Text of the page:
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MOVES to sell 10 tonnes or more of Cyprus' gold bullion reserves are very different to heavy gold sales of the 1990s, according to a leading analyst.
"When the Cypriot sale goes through," says Rhona O'Connell, senior analyst at Thomson Reuters GFMS in London, "the chief issue is whether this is the thin end of the wedge.
"The soothsayers are likely to find that it is not."
As a group, says O'Connell, central banks worldwide were net sellers of gold every year between 1989 and 2009. Since then, however, the financial crisis has seen European banks suspend their sales, allowing emerging-market governments to make the official sector a net buyer overall with strong, continued purchases.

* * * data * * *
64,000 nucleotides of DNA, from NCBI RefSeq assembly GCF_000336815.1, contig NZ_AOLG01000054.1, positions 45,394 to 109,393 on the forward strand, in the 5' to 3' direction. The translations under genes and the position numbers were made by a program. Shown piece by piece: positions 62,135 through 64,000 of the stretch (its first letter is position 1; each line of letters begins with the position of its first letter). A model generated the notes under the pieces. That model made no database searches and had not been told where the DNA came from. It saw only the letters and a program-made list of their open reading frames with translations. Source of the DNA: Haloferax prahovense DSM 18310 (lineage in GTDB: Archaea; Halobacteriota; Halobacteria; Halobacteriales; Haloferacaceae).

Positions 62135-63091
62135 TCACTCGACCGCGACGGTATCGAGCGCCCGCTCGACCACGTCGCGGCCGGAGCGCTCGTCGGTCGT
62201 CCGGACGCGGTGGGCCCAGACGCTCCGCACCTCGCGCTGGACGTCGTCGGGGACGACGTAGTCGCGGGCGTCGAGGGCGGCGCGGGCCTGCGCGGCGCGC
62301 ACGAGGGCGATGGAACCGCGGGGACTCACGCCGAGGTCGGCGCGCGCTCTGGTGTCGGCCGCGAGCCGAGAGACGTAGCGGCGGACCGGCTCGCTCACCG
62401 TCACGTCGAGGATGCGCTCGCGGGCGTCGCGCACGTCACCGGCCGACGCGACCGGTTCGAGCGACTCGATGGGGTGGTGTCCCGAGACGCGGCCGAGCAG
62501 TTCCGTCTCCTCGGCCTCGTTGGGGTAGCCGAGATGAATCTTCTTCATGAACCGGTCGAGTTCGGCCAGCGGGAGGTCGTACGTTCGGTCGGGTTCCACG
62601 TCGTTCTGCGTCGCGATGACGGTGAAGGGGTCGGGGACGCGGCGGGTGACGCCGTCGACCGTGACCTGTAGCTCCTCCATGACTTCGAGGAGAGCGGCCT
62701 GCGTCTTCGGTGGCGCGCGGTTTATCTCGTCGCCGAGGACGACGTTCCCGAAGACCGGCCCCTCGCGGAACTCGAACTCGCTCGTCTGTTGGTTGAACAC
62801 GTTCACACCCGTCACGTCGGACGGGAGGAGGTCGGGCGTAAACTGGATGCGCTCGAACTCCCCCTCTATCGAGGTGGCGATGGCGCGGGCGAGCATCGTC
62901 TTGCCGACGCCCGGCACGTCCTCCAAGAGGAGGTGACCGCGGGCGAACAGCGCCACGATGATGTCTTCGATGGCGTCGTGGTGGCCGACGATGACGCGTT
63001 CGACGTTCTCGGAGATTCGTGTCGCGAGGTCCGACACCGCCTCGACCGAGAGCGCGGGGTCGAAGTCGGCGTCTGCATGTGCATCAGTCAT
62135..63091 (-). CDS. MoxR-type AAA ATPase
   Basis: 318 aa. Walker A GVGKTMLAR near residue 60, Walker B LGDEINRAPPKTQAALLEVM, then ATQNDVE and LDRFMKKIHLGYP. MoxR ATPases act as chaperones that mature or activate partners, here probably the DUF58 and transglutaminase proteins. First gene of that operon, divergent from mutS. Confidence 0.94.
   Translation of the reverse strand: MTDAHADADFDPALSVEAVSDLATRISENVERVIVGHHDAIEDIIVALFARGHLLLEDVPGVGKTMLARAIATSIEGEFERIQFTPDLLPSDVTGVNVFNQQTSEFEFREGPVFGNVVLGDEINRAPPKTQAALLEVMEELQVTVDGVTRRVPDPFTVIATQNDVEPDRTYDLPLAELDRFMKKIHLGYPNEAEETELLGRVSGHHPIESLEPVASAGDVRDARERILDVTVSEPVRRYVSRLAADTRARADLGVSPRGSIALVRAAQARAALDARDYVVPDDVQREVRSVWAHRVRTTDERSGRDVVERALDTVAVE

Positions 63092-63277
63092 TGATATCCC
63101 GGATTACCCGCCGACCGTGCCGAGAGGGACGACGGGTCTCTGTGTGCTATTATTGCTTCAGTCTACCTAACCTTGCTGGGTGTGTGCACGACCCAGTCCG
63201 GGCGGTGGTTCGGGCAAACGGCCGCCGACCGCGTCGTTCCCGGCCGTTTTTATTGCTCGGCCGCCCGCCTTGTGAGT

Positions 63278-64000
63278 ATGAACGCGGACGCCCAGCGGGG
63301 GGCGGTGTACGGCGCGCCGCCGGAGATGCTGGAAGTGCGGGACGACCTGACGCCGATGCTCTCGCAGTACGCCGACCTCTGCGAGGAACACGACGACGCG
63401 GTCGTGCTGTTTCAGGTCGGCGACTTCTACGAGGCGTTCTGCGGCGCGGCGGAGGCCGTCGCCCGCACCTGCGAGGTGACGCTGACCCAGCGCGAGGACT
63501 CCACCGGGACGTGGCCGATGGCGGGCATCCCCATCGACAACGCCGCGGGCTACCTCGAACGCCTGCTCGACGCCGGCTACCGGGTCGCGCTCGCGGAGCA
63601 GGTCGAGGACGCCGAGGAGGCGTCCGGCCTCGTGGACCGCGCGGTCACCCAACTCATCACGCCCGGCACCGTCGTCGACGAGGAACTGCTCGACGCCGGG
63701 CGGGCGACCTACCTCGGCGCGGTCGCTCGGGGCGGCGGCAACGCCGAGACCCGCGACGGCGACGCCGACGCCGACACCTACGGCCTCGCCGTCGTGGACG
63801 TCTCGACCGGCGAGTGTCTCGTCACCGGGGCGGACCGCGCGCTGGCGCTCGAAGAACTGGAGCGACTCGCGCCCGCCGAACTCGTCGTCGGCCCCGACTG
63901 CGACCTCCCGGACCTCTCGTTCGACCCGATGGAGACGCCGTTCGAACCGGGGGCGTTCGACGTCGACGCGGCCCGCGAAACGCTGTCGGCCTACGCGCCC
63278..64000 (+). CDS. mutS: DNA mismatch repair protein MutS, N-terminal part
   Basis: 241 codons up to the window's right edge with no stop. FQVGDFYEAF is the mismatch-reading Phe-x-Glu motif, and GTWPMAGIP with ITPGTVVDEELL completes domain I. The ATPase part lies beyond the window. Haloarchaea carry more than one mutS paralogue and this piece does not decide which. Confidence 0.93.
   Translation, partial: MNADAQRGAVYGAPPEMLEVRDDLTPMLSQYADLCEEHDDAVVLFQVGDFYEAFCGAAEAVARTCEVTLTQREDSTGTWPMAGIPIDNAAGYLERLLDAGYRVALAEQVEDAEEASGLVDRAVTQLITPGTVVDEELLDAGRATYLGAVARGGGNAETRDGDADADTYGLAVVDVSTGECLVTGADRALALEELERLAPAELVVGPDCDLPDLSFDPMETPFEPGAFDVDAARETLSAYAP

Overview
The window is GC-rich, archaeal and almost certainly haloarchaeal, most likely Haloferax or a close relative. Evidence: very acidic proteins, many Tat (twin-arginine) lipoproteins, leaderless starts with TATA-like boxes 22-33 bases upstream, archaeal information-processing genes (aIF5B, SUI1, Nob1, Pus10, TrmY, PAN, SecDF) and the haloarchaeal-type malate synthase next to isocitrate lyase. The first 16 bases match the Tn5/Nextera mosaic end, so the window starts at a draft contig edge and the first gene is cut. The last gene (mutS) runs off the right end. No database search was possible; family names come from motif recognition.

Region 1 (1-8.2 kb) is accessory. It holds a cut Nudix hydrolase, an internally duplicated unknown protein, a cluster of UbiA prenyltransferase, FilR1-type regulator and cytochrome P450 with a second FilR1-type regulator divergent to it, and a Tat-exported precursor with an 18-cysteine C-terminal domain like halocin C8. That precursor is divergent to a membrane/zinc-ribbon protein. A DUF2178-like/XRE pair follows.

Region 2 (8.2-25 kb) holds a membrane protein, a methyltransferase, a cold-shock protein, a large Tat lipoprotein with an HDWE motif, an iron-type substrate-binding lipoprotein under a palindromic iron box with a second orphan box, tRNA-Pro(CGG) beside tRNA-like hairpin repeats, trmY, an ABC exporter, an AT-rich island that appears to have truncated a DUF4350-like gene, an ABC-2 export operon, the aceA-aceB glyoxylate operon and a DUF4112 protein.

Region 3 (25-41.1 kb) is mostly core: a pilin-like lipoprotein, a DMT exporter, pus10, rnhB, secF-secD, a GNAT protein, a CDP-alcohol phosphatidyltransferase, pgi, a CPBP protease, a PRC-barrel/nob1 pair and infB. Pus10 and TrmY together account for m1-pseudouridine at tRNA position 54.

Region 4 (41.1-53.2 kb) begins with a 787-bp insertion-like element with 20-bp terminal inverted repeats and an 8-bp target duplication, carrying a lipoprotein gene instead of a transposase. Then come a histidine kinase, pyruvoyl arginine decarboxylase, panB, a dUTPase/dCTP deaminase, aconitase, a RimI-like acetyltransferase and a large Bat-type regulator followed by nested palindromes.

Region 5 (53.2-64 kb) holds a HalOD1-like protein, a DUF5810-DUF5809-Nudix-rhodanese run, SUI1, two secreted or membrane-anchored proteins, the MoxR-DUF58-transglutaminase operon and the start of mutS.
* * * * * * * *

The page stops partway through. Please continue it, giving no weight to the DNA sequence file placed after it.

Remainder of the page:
"We can continue to expect a heavy tonnage of central bank purchases this year," she writes in a special report for Reuters customers.
"Central banks are here to stay as net buyers," agrees Dominic Schnider at Swiss bank UBS's wealth management division in Singapore. "They are probably the ultra long-term investors."
Last week brought new data showing increased gold bullion reserve purchases by Turkey, Azerbaijan, Mongolia and Serbia amongst others.
Russia's central bank – which vowed in January to continue diversifying its foreign currency reserves with physical gold bullion – now ranks as the world's 7th largest gold holder, just behind China's reported holdings with 981 tonnes.
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